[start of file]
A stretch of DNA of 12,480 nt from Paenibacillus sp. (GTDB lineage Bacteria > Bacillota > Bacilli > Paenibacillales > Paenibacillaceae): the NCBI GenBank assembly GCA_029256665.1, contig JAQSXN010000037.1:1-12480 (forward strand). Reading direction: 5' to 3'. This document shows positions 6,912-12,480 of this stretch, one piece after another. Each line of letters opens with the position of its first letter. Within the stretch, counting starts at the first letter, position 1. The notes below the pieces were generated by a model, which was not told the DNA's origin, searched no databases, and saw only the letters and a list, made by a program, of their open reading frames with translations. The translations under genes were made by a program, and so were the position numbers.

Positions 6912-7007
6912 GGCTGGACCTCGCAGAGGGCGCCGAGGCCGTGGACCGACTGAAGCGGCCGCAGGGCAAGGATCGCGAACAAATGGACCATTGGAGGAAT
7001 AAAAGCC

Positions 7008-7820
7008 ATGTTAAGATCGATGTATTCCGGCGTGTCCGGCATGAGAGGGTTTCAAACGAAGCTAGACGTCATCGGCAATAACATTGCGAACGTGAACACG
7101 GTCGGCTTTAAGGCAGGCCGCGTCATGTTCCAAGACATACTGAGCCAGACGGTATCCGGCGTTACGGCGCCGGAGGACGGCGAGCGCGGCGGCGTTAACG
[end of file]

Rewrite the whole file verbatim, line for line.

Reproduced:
A stretch of DNA of 12,480 nt from Paenibacillus sp. (GTDB lineage Bacteria > Bacillota > Bacilli > Paenibacillales > Paenibacillaceae): the NCBI GenBank assembly GCA_029256665.1, contig JAQSXN010000037.1:1-12480 (forward strand). Reading direction: 5' to 3'. This document shows positions 6,912-12,480 of this stretch, one piece after another. Each line of letters opens with the position of its first letter. Within the stretch, counting starts at the first letter, position 1. The notes below the pieces were generated by a model, which was not told the DNA's origin, searched no databases, and saw only the letters and a list, made by a program, of their open reading frames with translations. The translations under genes were made by a program, and so were the position numbers.

Positions 6912-7007
6912 GGCTGGACCTCGCAGAGGGCGCCGAGGCCGTGGACCGACTGAAGCGGCCGCAGGGCAAGGATCGCGAACAAATGGACCATTGGAGGAAT
7001 AAAAGCC

Positions 7008-7820
7008 ATGTTAAGATCGATGTATTCCGGCGTGTCCGGCATGAGAGGGTTTCAAACGAAGCTAGACGTCATCGGCAATAACATTGCGAACGTGAACACG
7101 GTCGGCTTTAAGGCAGGCCGCGTCATGTTCCAAGACATACTGAGCCAGACGGTATCCGGCGTTACGGCGCCGGAGGACGGCGAGCGCGGCGGCGTTAACG